Malaysian Prime Minister Mahathir bin Mohamad warned the Philippines about the perils of allowing a large number of Chinese workers in the country. Here on an official visit, the 93-year-old Malaysian leader last year pulled a shocking election victory in his return to power.
Known for his outspoken views, Mahathir took on global currency trader George Soros by proving him wrong about his dire prediction on Malaysia’s economy. The Malaysian leader diminished Chinese grip on the Malaysian economy during his earlier first term in by imposing Bumiputra—a concept originally coined by Abdul Razak Hussein.
Mahathir should not be accused of having a serious case of Sinophobia. Aside from his desire to assure a higher level of education for native Malaysians, Mahathir’s passion was to set a level playing field in the business sector for ethnic Malaysians and Chinese. This he accomplished without doing what the army perpetrated in the killing of 500,000 Chinese in Indonesia. The number of Chinese merchants and suspected members of the PKI Communist Party alleged to be involved in a coup and killed is estimated to reach a million. The 1965-1966 massacre led to the downfall of President Sukarno and the start of Suharto’s 30-year rule.
Some say the bloody scenario in Indonesia could be reprised in the Philippines. We hope not, because Chinese-Filipino taipans here are helping fuel the engines of growth and actually propping up the Philippine economy.
Philippine legislators have expressed concern that some 200,000 Chinese in the gaming industry have displaced Filipino workers who have to look for jobs overseas, Filipinos are asking if the Chinese workers in the various online gambling are paying taxes that the Department of Finance needs badly for the government’s Build Build Build infrastructure program.
In a sense, Mahathir warned of the Chinese Trojan horse that could make the Philippines a country vassal of the Mandarin cabal in Beijing. Millions of US dollars in loans and grants from China to the Philippines could compromises the country’s independence. Given that Manila has a territorial dispute with Beijing in the South China Sea, the influx here of the 200,000 Chinese workers pose a security problem. Other countries like Malaysia, Brunei, Indonesia, Vietnam and Taiwan have conflicting claims in the South China Sea where Beijing with its nine-dash line claims nearly the entire body of water which is rich in potential oil, gas and minerals under the seabed.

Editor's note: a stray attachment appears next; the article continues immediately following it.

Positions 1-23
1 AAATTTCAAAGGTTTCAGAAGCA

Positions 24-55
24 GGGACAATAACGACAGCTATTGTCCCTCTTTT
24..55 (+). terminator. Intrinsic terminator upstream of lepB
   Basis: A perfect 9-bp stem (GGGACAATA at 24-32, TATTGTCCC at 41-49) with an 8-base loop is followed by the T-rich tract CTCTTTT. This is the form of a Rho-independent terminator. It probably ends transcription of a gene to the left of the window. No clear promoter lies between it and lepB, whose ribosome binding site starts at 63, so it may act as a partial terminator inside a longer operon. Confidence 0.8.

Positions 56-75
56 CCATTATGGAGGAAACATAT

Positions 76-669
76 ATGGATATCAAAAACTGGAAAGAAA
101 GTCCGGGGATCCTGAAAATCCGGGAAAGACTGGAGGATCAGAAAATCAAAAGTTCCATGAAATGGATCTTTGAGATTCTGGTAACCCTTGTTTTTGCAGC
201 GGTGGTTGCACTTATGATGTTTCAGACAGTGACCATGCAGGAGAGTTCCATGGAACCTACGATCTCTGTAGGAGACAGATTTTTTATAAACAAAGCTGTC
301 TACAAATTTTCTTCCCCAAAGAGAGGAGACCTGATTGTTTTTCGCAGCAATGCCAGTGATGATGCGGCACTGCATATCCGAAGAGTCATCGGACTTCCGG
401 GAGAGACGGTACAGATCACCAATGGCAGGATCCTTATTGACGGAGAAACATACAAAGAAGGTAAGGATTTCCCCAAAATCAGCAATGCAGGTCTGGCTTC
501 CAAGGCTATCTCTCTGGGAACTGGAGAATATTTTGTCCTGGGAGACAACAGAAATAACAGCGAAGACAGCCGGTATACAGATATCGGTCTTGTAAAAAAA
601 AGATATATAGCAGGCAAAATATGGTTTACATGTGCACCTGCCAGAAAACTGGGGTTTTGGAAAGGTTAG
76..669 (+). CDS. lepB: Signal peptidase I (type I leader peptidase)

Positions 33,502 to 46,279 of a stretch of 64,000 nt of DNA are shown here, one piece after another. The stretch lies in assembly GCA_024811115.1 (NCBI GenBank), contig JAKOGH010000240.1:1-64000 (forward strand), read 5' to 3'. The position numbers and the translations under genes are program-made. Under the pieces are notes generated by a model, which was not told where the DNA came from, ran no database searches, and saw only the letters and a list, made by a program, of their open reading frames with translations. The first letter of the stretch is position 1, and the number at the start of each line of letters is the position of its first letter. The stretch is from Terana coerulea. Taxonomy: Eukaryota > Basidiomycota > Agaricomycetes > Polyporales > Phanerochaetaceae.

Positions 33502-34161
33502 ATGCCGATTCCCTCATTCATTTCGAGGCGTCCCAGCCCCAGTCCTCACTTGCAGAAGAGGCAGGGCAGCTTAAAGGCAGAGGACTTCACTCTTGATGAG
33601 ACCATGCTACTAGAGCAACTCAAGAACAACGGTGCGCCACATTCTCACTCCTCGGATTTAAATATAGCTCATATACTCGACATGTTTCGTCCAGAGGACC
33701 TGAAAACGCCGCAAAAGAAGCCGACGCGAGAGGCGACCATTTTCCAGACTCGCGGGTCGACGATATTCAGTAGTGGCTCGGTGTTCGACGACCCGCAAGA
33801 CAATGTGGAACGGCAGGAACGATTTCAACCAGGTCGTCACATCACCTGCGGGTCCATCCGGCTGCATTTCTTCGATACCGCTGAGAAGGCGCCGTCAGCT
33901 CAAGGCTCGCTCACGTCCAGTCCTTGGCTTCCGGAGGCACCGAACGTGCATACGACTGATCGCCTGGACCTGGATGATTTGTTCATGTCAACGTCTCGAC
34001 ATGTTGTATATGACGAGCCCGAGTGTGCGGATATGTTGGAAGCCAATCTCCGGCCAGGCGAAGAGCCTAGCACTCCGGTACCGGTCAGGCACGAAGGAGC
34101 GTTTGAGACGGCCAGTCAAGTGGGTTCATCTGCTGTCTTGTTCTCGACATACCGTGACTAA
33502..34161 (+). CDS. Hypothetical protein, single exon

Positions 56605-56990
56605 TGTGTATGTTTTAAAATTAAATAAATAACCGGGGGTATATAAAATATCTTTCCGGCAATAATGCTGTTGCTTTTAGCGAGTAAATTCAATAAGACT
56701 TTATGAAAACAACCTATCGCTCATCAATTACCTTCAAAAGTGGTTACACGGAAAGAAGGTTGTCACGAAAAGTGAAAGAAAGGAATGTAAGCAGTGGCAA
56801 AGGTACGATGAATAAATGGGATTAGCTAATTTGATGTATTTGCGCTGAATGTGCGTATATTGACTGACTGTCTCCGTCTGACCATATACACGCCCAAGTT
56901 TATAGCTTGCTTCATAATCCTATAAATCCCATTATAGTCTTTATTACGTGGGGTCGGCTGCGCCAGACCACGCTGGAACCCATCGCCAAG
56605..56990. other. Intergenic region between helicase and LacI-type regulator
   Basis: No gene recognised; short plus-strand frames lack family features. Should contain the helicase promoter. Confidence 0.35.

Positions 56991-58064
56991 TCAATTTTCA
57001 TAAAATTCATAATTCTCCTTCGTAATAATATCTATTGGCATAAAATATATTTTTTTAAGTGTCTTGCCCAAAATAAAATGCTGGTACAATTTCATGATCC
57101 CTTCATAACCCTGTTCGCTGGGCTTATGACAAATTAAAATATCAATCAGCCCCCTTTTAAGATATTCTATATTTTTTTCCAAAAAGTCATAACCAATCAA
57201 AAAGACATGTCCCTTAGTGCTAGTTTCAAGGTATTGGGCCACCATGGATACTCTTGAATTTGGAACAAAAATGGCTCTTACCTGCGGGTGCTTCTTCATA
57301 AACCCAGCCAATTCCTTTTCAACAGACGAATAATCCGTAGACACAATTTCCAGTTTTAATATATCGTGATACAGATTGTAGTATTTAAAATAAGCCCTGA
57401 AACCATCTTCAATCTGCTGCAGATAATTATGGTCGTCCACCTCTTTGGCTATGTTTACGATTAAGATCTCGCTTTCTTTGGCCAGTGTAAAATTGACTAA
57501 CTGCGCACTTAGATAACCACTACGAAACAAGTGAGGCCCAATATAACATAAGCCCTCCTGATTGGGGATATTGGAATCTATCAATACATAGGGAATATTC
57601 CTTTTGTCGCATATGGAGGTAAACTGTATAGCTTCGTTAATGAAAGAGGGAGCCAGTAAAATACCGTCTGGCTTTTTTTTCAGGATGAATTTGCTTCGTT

Secretary of Foreign Affairs Teodoro Locsin, Jr. ,however, allayed Filipinos’ fear of the Chinese debt trap. He said the country can handle bad loans that might compromise its sovereignty.
On the other hand, US Secretary of State Michael Pompeo who received reports of Chinese patrol boats driving away Filipino fishermen from their own waters in the West Philippine Sea reiterated America’s commitment to defend the Philippines from external attack. A statement of US commitment to the Mutual Defense Treaty between Washington and Manila by Pompeo, who was in Manila for an official visit, was received with lukewarm response by the Duterte administration. Former President Barack Obama said the same thing in his visit to Manila during the time of then-President Benigno Aquino III.
Mahathir, like the United States, advocates a freedom of navigation in the vital SCS sea lanes on which trillions of dollars in commercial cargo carried by international vessels pass through. Concern over the Chinese military build-up in the area could impede freedom of navigation which could affect global trade. A confrontation between Chinese warships and fighter planes and that of the US is a flashpoint in the South China Sea which could spark World War III, according to world analysts. This, even as a trade war is already brewing between China and the United States.
Last week, the US sought sanctions by trade allies against buying Huawei products which it believes is at the forefront of hacking into US defense files and electronic companies. Huawei, on the other hand, said it would sue the US government over what it claims is an unlawful act against a duly established global company.
How does Mahathir maintain a sharp mind and keep fit? He said it’s by managing his weight by eating right and also by moving a lot and walking.